Questions on Mental Health FAQ's

  • What is queer affirmative counselling practice (QAC)?

    Queer Affirmative Counselling involves giving importance to acceptance and authenticity in terms of a client’s sexual orientation and gender. Psychologists who practice this help their seekers be comfortable with their identities, and help them deal with issues exclusive to the queer community.


  • Counselling has certain ethics which a good psychologist must follow, have a good meaningful and correct approach to therapy. 

    1. Beneficence: A psychologist must accept responsibility for promoting what is good for the client with the expectation that the seeker will benefit from the counselling sessions.
    2. Nonmaleficence: “do no harm”. The psychologist must avoid at all times, (even inadvertently) any activities or situations with the seeker that could cause a conflict of interest.
    3. Autonomy: The psychologist’s ethical responsibility to encourage seeker independent thinking and decision- making, and to deter all forms of client dependency.



  • A seeker has certain rights which have been made to safeguard their well-being, while in therapy. 

    1. Respect: You have a right to be shown respect, dignity and consideration.
    2. Communication: You have a right to be informed about services, treatment, options and costs in a clear, timely and open way in words you can understand.
    3. Participation: You have a right to be included in decisions and choices about your care.
    4. Privacy: You have a right to privacy and confidentiality of your personal information.
    5. Comment: You have a right to comment on your care and to have your concerns addressed promptly and properly.


  • A single therapy session lasts anywhere between 45-60 minutes, depending on the therapist. Therapy as a whole process lasts for the whole period in general and can last anywhere from depending on the seeker’s need as well as the intensity of their concerns.

    1. Avoid speaking on the person’s behalf. If there is a pause or delay before they communicate, wait for them to respond.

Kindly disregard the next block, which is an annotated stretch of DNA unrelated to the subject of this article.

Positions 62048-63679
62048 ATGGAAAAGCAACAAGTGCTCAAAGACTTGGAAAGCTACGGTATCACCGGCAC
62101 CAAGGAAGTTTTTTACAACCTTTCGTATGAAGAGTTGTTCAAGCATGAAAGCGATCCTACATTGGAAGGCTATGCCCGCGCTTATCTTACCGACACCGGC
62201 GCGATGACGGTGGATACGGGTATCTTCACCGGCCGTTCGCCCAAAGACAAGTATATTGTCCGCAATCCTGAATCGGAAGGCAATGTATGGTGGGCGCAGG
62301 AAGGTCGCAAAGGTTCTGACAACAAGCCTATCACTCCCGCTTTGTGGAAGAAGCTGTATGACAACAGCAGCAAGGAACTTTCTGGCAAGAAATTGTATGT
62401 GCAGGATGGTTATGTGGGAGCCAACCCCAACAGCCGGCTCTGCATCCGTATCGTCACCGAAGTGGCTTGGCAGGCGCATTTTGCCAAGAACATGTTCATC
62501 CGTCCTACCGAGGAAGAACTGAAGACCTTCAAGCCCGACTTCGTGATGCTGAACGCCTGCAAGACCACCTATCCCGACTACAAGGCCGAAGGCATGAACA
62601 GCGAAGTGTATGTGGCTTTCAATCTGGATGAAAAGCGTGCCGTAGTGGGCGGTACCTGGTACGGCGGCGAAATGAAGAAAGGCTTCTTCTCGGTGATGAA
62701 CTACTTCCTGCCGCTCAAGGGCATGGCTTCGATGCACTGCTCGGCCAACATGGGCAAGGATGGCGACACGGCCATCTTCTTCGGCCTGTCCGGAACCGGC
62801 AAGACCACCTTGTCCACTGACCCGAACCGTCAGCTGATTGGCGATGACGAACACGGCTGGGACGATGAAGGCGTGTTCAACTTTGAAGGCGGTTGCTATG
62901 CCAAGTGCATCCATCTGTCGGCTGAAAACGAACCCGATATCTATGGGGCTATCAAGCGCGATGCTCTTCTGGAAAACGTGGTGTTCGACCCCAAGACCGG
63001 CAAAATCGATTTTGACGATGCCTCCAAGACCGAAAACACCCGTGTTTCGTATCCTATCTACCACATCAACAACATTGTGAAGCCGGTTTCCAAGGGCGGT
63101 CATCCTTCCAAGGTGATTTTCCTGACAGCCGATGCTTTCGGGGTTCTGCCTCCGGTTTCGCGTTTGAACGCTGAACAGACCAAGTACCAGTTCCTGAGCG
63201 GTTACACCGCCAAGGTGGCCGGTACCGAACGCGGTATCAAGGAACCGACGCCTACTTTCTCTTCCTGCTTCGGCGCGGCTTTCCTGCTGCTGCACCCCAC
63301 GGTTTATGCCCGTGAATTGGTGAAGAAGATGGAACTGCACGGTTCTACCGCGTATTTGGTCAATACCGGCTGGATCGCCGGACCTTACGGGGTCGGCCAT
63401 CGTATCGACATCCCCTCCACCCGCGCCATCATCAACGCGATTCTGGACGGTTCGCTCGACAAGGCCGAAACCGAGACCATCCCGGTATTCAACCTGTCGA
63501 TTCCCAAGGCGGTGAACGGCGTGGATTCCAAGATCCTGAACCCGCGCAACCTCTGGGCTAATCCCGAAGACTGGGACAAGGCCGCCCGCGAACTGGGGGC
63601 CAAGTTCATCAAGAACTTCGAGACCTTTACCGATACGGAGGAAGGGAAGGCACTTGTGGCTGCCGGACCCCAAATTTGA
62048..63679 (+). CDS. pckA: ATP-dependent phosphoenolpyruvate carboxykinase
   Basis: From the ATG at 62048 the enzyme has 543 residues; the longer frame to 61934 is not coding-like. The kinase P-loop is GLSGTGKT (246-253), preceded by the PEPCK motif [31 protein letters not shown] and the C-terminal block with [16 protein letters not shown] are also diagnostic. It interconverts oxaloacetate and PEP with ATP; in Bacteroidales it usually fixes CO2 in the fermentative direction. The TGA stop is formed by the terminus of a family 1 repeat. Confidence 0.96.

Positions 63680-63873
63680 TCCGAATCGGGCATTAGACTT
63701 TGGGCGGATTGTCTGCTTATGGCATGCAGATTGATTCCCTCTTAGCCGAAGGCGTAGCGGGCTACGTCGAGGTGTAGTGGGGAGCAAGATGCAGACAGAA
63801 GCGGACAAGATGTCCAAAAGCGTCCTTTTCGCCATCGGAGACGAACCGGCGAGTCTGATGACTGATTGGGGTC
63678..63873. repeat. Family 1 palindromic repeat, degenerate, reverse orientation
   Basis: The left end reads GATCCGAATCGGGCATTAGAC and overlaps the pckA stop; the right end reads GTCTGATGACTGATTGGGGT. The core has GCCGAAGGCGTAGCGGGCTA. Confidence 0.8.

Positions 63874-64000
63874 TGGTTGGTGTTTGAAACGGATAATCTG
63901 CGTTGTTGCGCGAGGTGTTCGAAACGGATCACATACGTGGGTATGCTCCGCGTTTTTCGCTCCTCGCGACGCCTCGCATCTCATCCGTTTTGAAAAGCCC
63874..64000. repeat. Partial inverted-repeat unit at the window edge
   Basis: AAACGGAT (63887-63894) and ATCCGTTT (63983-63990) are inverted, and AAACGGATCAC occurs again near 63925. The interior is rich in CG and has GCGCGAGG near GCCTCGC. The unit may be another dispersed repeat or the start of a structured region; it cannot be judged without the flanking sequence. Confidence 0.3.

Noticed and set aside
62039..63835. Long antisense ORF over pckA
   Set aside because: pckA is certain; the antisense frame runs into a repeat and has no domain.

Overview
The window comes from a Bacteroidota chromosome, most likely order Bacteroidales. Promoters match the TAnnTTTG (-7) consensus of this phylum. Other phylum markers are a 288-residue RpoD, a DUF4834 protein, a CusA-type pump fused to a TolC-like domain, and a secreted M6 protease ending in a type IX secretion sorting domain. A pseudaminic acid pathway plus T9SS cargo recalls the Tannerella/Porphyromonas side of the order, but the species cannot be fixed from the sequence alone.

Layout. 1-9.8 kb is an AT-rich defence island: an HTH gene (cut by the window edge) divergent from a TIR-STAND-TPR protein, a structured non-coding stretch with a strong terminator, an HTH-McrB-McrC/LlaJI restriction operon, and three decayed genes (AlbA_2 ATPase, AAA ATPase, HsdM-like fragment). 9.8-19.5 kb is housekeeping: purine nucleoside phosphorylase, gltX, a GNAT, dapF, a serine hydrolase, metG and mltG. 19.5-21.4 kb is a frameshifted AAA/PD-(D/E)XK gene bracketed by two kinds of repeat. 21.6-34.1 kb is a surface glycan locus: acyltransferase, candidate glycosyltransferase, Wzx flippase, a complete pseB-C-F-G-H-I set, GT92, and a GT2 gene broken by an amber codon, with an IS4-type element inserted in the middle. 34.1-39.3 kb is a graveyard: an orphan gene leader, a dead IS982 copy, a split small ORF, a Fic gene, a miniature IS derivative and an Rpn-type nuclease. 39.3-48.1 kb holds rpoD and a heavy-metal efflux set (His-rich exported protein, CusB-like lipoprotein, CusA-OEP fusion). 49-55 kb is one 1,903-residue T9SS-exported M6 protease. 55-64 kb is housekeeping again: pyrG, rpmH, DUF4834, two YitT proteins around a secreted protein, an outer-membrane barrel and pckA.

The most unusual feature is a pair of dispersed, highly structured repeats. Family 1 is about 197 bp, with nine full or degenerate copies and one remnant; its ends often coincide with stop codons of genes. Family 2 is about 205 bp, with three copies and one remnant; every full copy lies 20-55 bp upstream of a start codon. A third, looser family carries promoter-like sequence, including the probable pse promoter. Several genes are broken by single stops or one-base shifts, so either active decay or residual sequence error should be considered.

2. Avoid talking about complex emotional topics in their presence, especially in times of crisis. Avoid detailed conversation – they may find it confusing.  
    3. Avoid assuming what they are thinking about, their wants or needs, even before they say so. Speak only for yourself. Listen to what they say, even if you do not agree with it.  
    4. Avoid vague or unclear statements as these are difficult for them to interpret and understand.  
    5. Avoid generalized comments such as, “He is useless”, “She can never do anything right” etc.
    6. Talk with the person with mental illness and not about them. This reduces negative emotions like hostility and criticism in them. 
  • One should always try to provide a sense of reassurance to that person. Ask them how they are, what you could do to help them, what is it that they need right now? Always ask, listen and try to not assume and suggest. Let them know you are there if they need to reach out to you.

    • ‘Do you want to talk about it?’
    • ‘What might help you feel better?’ 
    • ‘You’ll get through this. I shall be there with you.’
    • ‘You’re strong. Even if you don’t feel that way right now.’
  • The words we use can affect not only us but others around us. ‘Choose your words wisely’ is a great way to start being inclusive in mental health. Language becomes an impredicative way of letting the other person know how you feel about a situation, and to offer support in a verbal sense can be very assuring for the ones who need it.

  • For the longest period, there was not enough importance or recognition given to mental health due to insufficient knowledge, wrong facts and stereotypes about this. People thought you were ‘pagal’ i.e had gone mad, only because there were treatments still developing to be able to help individuals with mental illness. This idea, unfortunately, stuck around through generations. 

    It is, however, not at all and should not be a stigmatised topic. 

  • No. This is because Counselling/ Psychotherapy aims at helping clients be self-sufficient and contribute to their growth for the long run of their lives, and not a temporary relief.

  • You can choose to go for counselling if you wish to improve on certain areas of your life, without any problem, you can also opt for counselling. On the other hand, if you have been having difficulty in dealing with certain events and emotions and feel that it is interfering with your normal productivity, sense of self and may feel distant from your close ones, therapy/counselling would be helpful.

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